Cayle Newton

Faculty Advisor

Kristin Bovaird-Abbo

Document Type


Publication Date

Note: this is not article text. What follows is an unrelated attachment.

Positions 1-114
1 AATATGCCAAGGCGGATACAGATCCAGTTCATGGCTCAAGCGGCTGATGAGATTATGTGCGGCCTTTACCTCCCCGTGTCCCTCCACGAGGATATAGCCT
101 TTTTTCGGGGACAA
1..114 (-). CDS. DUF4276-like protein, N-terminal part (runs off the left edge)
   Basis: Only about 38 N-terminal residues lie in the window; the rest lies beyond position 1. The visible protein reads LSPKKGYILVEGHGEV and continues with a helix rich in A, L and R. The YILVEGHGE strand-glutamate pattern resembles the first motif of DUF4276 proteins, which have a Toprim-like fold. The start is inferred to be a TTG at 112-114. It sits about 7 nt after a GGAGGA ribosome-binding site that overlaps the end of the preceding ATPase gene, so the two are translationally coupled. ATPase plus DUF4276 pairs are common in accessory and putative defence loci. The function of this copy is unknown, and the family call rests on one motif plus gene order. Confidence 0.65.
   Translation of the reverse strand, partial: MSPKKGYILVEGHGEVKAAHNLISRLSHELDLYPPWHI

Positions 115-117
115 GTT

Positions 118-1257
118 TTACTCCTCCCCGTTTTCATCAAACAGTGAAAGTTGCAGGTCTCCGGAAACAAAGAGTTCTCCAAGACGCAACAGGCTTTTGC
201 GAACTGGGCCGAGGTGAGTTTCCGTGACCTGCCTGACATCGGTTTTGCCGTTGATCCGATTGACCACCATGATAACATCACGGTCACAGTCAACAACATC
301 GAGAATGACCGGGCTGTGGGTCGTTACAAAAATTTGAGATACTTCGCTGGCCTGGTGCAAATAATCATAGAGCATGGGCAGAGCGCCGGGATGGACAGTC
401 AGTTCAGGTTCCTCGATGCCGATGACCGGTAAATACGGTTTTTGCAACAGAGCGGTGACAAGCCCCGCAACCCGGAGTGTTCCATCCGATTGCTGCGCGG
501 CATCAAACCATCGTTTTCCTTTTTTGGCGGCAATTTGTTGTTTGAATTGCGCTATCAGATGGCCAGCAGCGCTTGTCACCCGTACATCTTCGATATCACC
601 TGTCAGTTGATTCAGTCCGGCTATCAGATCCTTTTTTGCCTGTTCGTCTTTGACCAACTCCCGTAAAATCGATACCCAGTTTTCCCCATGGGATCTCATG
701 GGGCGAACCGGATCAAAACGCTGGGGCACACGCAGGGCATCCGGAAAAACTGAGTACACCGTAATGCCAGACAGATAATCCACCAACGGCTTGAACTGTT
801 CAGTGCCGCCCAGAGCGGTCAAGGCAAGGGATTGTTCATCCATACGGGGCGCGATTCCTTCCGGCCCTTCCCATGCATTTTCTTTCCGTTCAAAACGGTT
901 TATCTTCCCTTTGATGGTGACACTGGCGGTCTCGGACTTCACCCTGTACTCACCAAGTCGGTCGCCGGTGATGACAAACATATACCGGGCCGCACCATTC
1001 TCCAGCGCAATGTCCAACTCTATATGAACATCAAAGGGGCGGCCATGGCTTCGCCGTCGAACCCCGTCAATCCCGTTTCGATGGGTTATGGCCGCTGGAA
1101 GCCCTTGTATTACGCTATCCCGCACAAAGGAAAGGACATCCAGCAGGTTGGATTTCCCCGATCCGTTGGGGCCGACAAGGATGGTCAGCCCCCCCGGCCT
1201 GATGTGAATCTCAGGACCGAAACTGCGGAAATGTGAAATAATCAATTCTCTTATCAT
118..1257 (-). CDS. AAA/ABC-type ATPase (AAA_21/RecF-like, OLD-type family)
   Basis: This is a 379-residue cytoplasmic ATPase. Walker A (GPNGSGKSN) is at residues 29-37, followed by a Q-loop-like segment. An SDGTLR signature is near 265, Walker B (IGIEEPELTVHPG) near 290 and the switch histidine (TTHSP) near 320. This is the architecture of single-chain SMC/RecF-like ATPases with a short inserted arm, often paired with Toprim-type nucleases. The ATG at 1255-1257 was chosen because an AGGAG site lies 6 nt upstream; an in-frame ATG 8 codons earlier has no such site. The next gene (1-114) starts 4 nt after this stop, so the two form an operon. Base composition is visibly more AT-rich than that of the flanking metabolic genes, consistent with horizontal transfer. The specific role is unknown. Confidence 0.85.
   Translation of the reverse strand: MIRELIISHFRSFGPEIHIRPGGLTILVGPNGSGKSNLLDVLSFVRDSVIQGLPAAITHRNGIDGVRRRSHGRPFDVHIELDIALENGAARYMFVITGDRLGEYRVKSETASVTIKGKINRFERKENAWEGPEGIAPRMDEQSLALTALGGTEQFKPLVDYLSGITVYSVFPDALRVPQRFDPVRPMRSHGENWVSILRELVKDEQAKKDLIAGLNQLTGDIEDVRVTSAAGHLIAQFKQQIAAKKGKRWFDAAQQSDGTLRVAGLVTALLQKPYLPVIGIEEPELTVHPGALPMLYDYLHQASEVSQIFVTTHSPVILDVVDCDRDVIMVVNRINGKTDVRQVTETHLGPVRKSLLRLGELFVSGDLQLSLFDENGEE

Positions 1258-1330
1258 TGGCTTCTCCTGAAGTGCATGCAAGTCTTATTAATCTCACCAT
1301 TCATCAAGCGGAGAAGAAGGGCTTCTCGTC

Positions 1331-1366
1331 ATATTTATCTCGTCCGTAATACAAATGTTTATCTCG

While many people are familiar with Michael Bay’s live-action Transformers films, few people are aware of an animated film released in 1986 that has become iconic in its own way. Transformers is about the Autobots led by the noble Optimus Prime waging their battle to stop the evil forces of the Decepticons, led by the merciless Megatron, from draining our world dry or resources to restore their home world Cybertron. Following the heroic Autobots’ battle with the evil planet-eating Unicron and his enforcer Galvatron (an upgraded Megatron), this film saw the death of several fan favorite characters, including Optimus Prime, in the first act. Given the Transformers franchise’s roots in cultural trends during the 1980s, the 1986 film reflects these trends from its music to the fact it rips off Star Wars. Interestingly, Transformers: The Movie sets trends for not only animated films of its time, but it also leaves an interesting legacy on the Transformers franchise regarding to its story beats. For my project I will investigate what makes this cult classic movie stand out as a part of the Transformers franchise. As a long-time Transformers fan, I am well-versed in the impact of the animated movie and believe this film is unique in how it is influenced by its context. It has a blend of the 1980s context while also doing its own thing such as introducing new characters who are intended to carry the franchise forward such as the planet-eating Unicron or the brash young Hot Rod. I intend to review how the animated film capitalizes on the success of the toy line and how that success influenced certain decisions. For instance, how was the story crafted around the idea of introducing new characters while simultaneously intending to remove older ones?